Canon in financial trouble?

Discussion in 'Casual Photo Conversations' started by lightontheland, Nov 2, 2013.

  1. This may come under the heading of "If it's on the internet it must be true", but:
    Under the Money banner on the MSN homepage, there's an article about 14 major corporations that are declining, and one of those listed is Canon. Here's a quote from the article:
    Canon
    Brand value
    : $11 billion
    One-year decline in brand value: 9 percent
    What went wrong: IDC estimates that the global digital camera market will shrink 29 percent as consumers increasingly find their smartphones sufficient to meet their picture-taking needs. (Italics mine.)
    Reason for hope: President Fujio Mitari might gain traction from some of the many new products that he is pushing through the Japanese company's pipeline.
    My wife and I got a good dose of smartphoneitis earlier this week in the Smoky Mountains. At every overlook, there were hordes of tourists lined up at the edge, pointing their phones (and one iPad) at the scene. It almost looked like some kind of weird religious rite. Looking around, I only saw about five DSLRs in the crowd of about 60 people. My wife and I were the only ones using tripods.
    So, are those of us still using DSLRs, or even mirrorless cameras, now in the same position as film shooters at the start of the digital age?
    A somewhat related footnote: Among the other companies listed were Intel and Hewlett Packard, which were cited for failure to move rapidly enough into the "post PC world".
    Post PC world? Now, that is scary...
     
  2. I think smartphones will take over the snapshot market -- but not the photograph market. That you can capture an image with your phone and immediately message it or email it around the world is something your camera does not do.
     
  3. No doubt the market for low end PS cameras is going to collapse. People want to take pictures and the VAST majority wouldn't know an aperture from a hole in the ground. They just want some good (to their eyes) visual memories. Decent cameras on phones fill that need w/o having to carry another gadget and they can easily share.
    Maybe it'll for Canikon to get creative instead of coming out w/ the same model in 8 different colors w/ ever so slight differences every 9 months. The downside of it is that they can't subsidize the development of money losing (sorta) DSLRs w/ a plethora of PS cameras.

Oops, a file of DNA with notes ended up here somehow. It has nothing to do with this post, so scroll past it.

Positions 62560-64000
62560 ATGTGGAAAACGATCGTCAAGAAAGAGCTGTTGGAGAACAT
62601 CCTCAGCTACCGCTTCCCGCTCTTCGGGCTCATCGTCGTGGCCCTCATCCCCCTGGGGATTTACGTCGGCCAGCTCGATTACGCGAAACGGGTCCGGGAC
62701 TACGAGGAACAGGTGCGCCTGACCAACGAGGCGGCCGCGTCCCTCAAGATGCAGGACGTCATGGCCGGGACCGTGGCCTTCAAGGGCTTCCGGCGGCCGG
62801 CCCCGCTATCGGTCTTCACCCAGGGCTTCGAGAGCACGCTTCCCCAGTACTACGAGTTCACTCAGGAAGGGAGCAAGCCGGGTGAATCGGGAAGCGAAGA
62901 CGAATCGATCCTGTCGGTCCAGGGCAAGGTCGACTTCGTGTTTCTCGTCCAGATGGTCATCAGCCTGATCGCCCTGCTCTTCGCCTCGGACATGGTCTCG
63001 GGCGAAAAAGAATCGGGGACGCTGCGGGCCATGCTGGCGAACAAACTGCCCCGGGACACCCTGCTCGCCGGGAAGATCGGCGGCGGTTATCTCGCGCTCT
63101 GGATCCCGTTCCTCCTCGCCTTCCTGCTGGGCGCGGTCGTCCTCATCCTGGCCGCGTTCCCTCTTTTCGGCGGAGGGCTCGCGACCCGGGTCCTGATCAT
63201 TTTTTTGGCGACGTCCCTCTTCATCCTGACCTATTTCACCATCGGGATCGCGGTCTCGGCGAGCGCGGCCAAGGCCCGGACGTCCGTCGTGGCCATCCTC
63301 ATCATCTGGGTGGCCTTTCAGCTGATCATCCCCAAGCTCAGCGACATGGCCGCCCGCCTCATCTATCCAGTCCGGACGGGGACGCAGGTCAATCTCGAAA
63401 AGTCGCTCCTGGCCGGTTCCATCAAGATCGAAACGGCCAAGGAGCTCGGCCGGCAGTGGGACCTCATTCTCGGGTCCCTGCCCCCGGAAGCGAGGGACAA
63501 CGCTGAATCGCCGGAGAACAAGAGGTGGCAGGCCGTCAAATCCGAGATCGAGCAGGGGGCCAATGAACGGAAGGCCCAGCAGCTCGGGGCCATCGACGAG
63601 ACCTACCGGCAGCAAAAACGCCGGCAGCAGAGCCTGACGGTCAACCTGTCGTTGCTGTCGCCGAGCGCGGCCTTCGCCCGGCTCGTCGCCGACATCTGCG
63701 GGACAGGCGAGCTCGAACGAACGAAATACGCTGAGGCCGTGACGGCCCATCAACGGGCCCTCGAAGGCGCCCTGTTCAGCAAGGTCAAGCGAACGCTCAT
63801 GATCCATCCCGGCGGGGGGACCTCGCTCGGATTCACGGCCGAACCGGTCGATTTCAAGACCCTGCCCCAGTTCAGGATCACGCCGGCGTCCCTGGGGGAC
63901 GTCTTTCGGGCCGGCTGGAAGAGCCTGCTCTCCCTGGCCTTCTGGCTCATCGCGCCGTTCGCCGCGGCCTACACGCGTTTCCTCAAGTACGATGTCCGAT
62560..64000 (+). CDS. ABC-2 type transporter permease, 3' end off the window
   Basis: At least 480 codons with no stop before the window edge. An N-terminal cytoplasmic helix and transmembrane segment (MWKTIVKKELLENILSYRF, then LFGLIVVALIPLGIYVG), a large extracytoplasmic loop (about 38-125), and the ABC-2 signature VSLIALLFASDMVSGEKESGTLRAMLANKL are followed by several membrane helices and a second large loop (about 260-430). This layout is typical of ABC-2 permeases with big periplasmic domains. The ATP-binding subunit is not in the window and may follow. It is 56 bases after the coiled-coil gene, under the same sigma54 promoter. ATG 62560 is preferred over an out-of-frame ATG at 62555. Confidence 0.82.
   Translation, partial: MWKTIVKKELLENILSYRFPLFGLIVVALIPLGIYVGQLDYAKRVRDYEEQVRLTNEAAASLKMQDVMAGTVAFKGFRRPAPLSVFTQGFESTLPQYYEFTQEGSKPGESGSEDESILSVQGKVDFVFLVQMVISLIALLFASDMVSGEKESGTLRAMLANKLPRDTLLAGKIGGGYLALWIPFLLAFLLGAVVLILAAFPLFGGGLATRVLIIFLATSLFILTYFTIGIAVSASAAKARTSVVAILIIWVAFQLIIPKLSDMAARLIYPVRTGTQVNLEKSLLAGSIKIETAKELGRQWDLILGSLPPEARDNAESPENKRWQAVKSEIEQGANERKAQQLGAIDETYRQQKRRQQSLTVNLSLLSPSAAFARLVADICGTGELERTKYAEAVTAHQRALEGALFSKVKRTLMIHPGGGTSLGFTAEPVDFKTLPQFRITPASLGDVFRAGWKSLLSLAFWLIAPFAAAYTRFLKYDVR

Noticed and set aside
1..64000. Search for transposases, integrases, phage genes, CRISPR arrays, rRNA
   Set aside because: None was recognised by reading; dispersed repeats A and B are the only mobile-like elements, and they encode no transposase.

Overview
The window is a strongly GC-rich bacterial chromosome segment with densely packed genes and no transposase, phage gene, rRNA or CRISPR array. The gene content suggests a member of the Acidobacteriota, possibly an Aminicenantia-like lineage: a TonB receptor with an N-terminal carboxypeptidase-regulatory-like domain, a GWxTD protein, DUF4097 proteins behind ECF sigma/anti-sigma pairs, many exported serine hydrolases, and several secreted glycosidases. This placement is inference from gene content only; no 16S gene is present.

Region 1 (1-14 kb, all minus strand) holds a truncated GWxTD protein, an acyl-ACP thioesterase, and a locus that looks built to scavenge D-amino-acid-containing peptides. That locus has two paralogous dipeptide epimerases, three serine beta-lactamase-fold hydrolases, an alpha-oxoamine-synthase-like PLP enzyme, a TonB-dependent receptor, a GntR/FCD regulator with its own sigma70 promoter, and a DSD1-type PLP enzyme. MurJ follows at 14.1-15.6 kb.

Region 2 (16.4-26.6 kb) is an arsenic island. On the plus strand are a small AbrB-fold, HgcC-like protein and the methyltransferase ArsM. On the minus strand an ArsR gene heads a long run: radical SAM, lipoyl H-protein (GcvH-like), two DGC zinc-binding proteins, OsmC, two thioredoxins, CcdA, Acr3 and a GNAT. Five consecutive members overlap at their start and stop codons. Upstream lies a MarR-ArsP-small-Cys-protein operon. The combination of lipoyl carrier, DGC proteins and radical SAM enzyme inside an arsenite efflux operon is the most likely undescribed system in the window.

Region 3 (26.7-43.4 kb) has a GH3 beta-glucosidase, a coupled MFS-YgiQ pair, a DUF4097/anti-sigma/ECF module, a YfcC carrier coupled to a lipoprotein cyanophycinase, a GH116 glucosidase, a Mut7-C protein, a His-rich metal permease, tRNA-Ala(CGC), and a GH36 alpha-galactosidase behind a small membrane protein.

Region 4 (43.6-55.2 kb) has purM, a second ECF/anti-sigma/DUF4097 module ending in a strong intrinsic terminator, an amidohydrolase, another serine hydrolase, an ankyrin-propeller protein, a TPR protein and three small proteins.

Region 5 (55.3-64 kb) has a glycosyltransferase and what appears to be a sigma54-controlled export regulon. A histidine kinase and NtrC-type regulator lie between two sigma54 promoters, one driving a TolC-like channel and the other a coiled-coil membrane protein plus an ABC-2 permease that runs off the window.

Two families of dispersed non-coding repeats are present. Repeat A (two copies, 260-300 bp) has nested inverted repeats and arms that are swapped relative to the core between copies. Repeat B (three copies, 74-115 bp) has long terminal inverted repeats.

Also, remember that Canon in particular has many business units other than cameras and Nikon to a lesser degree.
     
  4. Virginia, I think you're probably right about that. But, consider this scenario: (a) Canon fails to compete in the smartphone market; and (b) Canon experiences a serious drop in sales of DSLRs and even their P&S cameras. What effect might that have on continued production of DSLRs, and/or their prices?
    Edit: Howard, you beat me to the post...
     
  5. Norman 202

    Norman 202 i am the light

    I like Canon. I hope they manage to overcome any finaancial difficulties they may be experiencing.
     
  6. Things change - and at a much faster pace than in the past. Consider brands that were once symbolic with an industry, and have gone away. Kodak, Digital Equpment (DEC) and Pan Am stick out for me as companies that represented what an industry was all about, and as those industries changed they were caught without a strategy to evolve. Although I use Canon equipment now and they are symbolic with photography, when I was learning how to shoot SLRs back in the day Canon was just another brand - I carry no illusion that they will be the leader in, say 10 years.
    What I really find "interesting" is what the democratization of photography means for the industry generally. That's what the poster above is describing when he talks about smart phones at national park lookouts - all the time, everywhere, point-and-shoot whatever, whenever, without a bag full of specialized equipment. I personally don't think it's about taking better photos, at least by the definition of most people on this forum, but it certainly continues what Mr Kodak meant to accomplish a century or so ago. And, it doesn't change my enjoyment of a hobby/passion, currently mostly driven by Canon equipment but frequently using whatever smartphone is handy.
     
  7. If Canon are in finacial trouble then with a brand value of $11 bn it is the sort of trouble lots of corporations would love to be in.